Hartland, Adam (2011)
Ph.D. thesis, University of Birmingham.
Natural aquatic colloids (solids with dimensions between 1 nm and 1 micron) were studied in cave waters that feed secondary carbonates [speleothems]. Results show that during hydrologically quiescent periods, trace metal (Tr) binding (e.g. Cu, Ni, Co) is dominated by humic-like, natural organic matter (NOM), with the smallest NOM-Tr complexes (≤1 to ca. 4 nm diameter) being the least labile at high pH (>pH 10). Partitioning of NOM:Tr between solution and crystal occurs minimally for the strongest complexes, providing a measure of NOM adsorption. Rapid fluxes of coarse (>100 nm) soil organic matter (SOM) and Tr in dripwaters often follow peak infiltration events, the coarse fraction of NOM quenching fluorescence in finer fractions (<100 nm). Termed ‘high-flux’ (HF), this mode of NOM-metal transport contrasts with the humic-like or ‘low-flux’ (LF) mode both hydrologically and chemically, resulting in shifts in trace metal ratios (e.g. Cu:Ni) which are characteristic of changes in the competitive binding of metals for suitable sites in NOM, and diagnostic of qualitative shifts in NOM composition (i.e. relatively more aromatic/hydrophobic). This process becomes manifest in speleothems, resulting in high- and low-flux trace metal end-members and providing information on NOM aromaticity. Changes in HF:LF metal ratios in speleothems are linked to processes in soils which are ultimately mediated by climate (i.e. ambient temperature and infiltrating precipitation); they may provide information on infiltrating precipitation, on the occurrence of surface disturbances (e.g. deforestation) and NOM composition. HF:LF indices complement the existing array of speleothem climate proxies, but each specific system and setting must be understood to ensure their proper interpretation.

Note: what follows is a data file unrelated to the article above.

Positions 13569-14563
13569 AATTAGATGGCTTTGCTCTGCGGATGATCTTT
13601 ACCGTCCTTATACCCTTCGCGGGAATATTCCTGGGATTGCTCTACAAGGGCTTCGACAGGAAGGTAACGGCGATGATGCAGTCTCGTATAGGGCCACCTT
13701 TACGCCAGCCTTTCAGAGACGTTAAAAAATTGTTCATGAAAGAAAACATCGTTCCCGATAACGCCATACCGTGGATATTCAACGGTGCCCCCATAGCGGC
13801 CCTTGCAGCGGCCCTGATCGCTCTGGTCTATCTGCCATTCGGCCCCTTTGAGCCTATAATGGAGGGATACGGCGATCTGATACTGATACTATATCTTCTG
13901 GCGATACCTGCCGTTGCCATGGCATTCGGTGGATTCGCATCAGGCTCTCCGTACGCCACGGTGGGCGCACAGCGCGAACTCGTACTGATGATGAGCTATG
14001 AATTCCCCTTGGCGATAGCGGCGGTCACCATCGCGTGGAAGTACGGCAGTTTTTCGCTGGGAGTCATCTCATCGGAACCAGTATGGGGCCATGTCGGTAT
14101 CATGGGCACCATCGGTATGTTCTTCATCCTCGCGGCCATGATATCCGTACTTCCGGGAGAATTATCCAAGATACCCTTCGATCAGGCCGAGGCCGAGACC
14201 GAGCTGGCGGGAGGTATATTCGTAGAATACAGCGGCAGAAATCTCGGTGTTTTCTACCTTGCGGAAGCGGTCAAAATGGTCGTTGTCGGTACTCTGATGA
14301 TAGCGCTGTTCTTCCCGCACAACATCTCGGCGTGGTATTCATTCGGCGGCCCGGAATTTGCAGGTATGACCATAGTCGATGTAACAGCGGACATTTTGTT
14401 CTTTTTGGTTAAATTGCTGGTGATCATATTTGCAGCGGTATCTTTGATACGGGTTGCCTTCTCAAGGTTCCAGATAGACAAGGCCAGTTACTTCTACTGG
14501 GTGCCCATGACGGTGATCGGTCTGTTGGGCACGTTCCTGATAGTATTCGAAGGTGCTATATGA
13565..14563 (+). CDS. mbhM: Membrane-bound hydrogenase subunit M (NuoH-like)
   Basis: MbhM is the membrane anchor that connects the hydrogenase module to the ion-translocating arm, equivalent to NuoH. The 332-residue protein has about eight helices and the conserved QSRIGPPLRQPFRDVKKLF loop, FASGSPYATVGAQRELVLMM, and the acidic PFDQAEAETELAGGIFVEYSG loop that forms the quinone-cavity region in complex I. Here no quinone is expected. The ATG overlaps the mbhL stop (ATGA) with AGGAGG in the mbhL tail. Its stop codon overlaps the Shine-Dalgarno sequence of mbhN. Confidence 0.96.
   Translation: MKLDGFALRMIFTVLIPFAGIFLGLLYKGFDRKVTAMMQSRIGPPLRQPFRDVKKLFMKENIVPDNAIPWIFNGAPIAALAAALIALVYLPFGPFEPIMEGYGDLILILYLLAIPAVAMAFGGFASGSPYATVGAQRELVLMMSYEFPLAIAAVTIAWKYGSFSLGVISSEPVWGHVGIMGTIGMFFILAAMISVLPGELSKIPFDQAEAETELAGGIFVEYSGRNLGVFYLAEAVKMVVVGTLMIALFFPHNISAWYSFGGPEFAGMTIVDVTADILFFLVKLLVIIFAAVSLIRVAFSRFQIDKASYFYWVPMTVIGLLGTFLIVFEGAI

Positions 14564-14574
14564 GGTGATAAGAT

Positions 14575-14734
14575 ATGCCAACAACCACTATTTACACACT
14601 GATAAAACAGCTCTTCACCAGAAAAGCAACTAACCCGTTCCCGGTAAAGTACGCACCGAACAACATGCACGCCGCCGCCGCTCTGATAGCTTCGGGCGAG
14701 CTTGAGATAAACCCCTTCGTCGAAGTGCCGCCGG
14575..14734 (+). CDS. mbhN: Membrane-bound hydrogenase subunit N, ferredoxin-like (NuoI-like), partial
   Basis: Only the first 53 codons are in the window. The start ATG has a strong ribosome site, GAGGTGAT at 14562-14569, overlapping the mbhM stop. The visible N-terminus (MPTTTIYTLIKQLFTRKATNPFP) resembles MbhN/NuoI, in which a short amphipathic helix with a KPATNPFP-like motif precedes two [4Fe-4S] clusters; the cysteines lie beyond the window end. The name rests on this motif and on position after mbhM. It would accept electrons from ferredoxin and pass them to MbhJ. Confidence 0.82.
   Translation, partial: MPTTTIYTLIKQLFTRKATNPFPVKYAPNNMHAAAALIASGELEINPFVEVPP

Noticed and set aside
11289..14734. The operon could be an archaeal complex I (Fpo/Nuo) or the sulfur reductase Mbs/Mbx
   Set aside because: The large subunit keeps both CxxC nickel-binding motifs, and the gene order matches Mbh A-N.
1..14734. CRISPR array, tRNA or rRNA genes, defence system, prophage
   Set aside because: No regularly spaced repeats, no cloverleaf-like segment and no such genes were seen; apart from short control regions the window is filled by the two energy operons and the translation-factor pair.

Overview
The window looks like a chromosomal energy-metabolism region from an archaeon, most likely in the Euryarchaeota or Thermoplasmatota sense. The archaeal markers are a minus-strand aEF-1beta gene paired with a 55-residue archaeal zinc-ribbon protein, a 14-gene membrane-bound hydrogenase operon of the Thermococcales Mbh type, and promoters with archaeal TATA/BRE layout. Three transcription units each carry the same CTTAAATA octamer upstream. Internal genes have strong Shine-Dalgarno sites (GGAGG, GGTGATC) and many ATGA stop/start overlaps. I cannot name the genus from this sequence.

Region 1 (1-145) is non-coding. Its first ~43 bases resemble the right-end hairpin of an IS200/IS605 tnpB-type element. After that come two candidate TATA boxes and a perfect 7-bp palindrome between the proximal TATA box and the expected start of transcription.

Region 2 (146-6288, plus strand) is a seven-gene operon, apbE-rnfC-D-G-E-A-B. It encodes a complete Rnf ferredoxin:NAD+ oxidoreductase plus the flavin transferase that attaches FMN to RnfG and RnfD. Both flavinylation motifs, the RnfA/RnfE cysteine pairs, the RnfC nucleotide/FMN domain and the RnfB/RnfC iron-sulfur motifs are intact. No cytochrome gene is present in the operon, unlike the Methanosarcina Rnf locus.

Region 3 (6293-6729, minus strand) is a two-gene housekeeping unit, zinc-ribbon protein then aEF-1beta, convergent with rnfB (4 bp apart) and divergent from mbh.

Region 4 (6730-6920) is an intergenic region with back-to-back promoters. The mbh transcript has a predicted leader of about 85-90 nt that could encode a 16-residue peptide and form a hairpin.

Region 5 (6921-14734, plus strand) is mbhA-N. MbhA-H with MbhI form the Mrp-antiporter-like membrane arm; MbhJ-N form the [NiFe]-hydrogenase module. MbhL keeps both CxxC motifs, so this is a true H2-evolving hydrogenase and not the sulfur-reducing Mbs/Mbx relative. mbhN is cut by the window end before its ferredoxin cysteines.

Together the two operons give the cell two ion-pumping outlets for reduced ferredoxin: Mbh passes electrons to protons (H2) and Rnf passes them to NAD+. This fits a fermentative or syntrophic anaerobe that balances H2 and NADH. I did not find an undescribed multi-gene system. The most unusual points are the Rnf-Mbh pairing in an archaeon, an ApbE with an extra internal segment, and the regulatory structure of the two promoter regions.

|Type of Work:||Ph.D. thesis.|
|Supervisor(s):||Fairchild, Ian and Lead, Jamie|
|School/Faculty:||Colleges (2008 onwards) > College of Life & Environmental Sciences|
|Department:||School of Geography, Earth and Environmental Sciences|
|Keywords:||Colloids; trace metals; stalagmites; palaeoclimate|
GE Environmental Sciences
|Institution:||University of Birmingham|
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